Those fighting against the idea of God as dictator look at Christian groups and feel isolated because they feel their past cannot be reconciled. They know that the moment they slip up and sin, they will be ostracized. They are the hemorrhaging woman, the blind man, the Eunuch, the Jew beaten and left for dead. And instead of Christ's love, we offer only that which the Pharisees and Levites did. How does that convince them that God actually cares? He will go find a home with the Samaritan who cared for him.
Many Christians are trying to build bridges in the scientific community, but Christians are just as divisive as the non-Christians on these issues. Many of the science teachers at my private Evangelical school were sneered at by students, teachers, and even colleagues at times because they tried to foster good, wholesome conversation. Instead of understanding that we have a rational God who never contradicts reason (even if we are too finite to understand His infinite glory), we also tend to sling mud at our scientific brothers and sisters—especially those seeking ways to reconcile science and faith.
How does this make the secular scientific community more inclined to listen as we try to introduce them to the true Father of Science? They will continue to consider us ignorant and naive and possibly discredit their colleagues who do believe in Christ. They will see more benefit in not believing than to risk everything by believing (Matthew 19:16-23).
At the end of the day, people struggle with so many unknowns about God: How could God love me? How could He forgive me? How can I know He is real? And some will believe that they do not need a Savior (Acts 28:23-27). But we were given a Commission: "Go, make disciples of all the nations" (Matthew 28:19). We cannot do that in the way Saul of Tarsus tried, with violence and harsh words (Acts 8:1-3). Instead, it takes us having a personal encounter with Christ and His Truth and love (Acts 9:1-22).
We have to live the radical life we want to call others to (Romans 12:2; Ephesians 4:22-24). We have to show, with our lives, the gospel message (1 Thessalonians 4:1). Few of the people seeking God are going to pick up a Bible, but they will look at your life and view the gospel through the lens of your words and actions (John 13:34-35).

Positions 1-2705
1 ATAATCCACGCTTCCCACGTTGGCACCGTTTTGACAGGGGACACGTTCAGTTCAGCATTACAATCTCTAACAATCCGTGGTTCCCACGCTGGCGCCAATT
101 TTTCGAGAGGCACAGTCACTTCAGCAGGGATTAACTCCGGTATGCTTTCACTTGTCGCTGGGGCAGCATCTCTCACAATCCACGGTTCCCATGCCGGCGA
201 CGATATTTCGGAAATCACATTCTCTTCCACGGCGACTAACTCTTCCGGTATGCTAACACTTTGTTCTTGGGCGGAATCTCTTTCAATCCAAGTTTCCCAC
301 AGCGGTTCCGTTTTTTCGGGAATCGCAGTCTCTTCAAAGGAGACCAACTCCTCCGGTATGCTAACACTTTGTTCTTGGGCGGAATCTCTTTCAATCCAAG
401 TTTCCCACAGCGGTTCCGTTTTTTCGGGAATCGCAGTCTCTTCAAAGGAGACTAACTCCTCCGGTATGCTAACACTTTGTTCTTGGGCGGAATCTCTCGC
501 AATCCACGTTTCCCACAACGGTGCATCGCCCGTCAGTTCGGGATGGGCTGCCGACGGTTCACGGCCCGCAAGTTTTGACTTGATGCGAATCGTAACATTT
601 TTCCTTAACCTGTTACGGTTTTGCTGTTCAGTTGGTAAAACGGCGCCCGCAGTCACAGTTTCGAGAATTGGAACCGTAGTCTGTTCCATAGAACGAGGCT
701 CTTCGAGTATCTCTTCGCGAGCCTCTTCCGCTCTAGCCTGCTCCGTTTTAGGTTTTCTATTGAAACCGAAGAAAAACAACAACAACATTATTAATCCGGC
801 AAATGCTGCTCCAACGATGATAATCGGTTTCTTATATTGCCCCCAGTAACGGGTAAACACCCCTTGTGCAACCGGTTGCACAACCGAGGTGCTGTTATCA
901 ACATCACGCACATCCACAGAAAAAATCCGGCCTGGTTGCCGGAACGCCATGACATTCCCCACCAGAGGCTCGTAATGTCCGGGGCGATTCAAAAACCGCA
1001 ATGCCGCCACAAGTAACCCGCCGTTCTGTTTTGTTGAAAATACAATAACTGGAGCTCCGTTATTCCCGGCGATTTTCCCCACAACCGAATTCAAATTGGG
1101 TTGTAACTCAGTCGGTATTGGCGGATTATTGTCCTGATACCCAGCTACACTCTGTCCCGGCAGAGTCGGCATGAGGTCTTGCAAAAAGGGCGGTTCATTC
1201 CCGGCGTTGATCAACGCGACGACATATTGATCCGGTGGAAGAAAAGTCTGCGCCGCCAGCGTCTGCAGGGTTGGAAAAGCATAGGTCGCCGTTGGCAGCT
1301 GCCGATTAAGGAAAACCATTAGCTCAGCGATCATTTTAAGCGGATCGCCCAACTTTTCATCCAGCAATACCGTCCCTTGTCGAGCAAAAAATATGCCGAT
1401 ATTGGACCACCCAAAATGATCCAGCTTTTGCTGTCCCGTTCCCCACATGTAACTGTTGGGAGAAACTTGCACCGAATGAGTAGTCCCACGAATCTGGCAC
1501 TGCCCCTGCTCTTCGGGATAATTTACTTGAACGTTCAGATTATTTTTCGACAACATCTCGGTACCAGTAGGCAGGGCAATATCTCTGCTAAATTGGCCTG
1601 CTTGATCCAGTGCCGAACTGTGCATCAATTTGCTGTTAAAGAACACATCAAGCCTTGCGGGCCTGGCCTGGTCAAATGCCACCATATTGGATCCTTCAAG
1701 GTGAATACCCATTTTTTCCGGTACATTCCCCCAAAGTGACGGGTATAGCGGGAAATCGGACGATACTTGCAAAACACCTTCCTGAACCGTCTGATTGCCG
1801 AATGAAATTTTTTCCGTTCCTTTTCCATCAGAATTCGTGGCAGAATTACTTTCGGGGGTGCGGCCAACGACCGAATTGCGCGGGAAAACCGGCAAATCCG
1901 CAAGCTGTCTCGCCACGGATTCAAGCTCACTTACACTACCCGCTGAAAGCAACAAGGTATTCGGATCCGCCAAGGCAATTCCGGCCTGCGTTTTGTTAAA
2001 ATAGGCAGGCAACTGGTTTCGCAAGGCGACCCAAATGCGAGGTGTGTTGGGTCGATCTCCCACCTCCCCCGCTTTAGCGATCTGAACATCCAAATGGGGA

Are you living Christ? Are you the light in the darkness? Use your life to show the world that God is worth following, worth fighting for, and worth living for.
People struggle with so many unknowns about God: How could God love me? How could He forgive me? How can I know He is real? How can science and faith co-exist? Why should I follow a God whose people argue with each other and judge everybody? Matthew 28:19 says, "Go, make disciples of all the nations." Instead of using violence and harsh words (Acts 8:1-3), live the radical life we are called to live (Romans 12:2; 1 Thessalonians 4:1). Few seeking God will pick up a Bible, but they will look at your life and view the gospel through the lens of your words and actions (John 13:34-35). Use your life to show the world that God is worth following, worth fighting for, and worth living for.
Brianna is a manager at her favorite childhood bookstore. She is likely to be found curled up with a book and her black cat, Bear, talking to a stranger, dancing outside in a thunderstorm, singing Disney songs while making cookies, or snuggling her best friend's baby while drinking coffee. Her heart is fueled by the desire to help people find their unique wings and use them in whatever capacity God has created them for. She is passionate about seeing and finding Christ in the secular world wherever she can.